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If you follow my posts you would know exactly what happened to me. But by all means, carry on.

M4D M4X
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the GM550 goes up to 550°C (330°C on the GM320) – the other stats look similar
try the code “cupones” – just a Dollar, but maybe you can use it for “free shipping upgrade” Wink
i bought mine on a flash sale 6 month ago for 9.99 iirc

@Joshk:
i am sorry you feel not handled well (didn´t you get a free light to compensate the wrong item?)
but any shop at any country sells and advertises also sh*t…

find all available items in this list

i launched my new blog - all deals for members without MAP B$ Wink

find a short description about my idea here

 

if you want to buy a flashlight or battery for a better price: just send a mail - i will try to save you money!

Martini
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DanielM wrote:
Can I use it on humans?

You can use it to check skin temperature but not internal temperature. If you’re looking to see if someone has a fever or is suffering from hypothermia, this would not be helpful. For medical use get a dedicated Digital ear thermometer aka Tympanic thermometer. They do a reasonably good job of measuring elevated temperature, though I believe they are unsuitable for use in hypothermia and a rectal thermometer is your best bet.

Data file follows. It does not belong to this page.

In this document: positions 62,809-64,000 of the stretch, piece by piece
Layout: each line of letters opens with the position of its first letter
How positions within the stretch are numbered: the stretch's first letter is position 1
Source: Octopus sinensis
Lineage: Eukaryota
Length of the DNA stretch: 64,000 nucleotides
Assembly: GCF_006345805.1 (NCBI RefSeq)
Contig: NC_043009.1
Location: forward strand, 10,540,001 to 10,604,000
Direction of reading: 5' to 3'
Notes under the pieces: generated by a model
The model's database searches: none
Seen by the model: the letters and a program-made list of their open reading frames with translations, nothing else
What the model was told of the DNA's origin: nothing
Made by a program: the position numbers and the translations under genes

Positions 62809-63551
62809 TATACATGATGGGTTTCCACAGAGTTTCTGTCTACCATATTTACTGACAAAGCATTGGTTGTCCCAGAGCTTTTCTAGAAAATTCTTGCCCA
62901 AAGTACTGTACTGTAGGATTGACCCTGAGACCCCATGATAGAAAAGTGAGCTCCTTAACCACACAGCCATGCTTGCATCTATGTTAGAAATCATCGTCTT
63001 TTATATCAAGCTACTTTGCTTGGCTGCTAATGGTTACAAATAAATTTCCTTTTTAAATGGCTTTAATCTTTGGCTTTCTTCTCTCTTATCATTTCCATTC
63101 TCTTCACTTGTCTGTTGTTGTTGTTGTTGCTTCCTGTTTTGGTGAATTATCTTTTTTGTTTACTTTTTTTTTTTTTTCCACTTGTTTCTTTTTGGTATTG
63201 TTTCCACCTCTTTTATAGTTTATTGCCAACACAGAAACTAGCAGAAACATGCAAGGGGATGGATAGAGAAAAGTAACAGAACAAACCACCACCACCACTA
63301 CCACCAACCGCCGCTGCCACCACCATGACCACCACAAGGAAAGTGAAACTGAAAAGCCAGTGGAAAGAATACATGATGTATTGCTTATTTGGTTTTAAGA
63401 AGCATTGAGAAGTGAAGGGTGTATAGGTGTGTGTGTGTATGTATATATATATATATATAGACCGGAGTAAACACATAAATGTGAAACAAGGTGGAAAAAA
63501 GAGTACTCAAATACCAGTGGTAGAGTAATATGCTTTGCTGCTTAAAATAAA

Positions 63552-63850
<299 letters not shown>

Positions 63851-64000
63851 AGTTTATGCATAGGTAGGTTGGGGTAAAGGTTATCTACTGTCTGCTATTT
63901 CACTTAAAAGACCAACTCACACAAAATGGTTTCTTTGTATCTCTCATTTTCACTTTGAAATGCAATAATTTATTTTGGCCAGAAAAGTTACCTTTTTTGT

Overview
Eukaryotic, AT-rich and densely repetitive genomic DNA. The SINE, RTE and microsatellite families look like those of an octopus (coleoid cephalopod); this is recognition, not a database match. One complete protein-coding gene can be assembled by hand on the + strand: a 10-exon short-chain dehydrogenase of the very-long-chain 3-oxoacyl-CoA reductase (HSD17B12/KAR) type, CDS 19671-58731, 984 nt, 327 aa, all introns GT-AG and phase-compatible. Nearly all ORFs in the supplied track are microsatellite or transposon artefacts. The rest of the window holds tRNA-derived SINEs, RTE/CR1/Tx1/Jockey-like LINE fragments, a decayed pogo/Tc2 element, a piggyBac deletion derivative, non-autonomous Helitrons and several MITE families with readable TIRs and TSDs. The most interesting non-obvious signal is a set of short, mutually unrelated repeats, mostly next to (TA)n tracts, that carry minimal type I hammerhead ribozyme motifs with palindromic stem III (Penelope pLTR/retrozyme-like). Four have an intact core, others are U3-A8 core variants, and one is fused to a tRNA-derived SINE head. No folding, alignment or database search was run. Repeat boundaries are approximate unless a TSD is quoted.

scdaf wrote:
It’s important to have your restraints within walking distance, lest someone needs restraining. Wink
DanielM
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Martini wrote:
DanielM wrote:
Can I use it on humans?

You can use it to check skin temperature but not internal temperature. If you’re looking to see if someone has a fever or is suffering from hypothermia, this would not be helpful. For medical use get a dedicated Digital ear thermometer aka Tympanic thermometer. They do a reasonably good job of measuring elevated temperature, though I believe they are unsuitable for use in hypothermia and a rectal thermometer is your best bet.

I’d rather not take that bet thank you very much. An armpit thermometer works great for when I need it.

Old-Lumens wrote:
I love modding, but I don't have much use at all for flashlights in general.
Pulsar13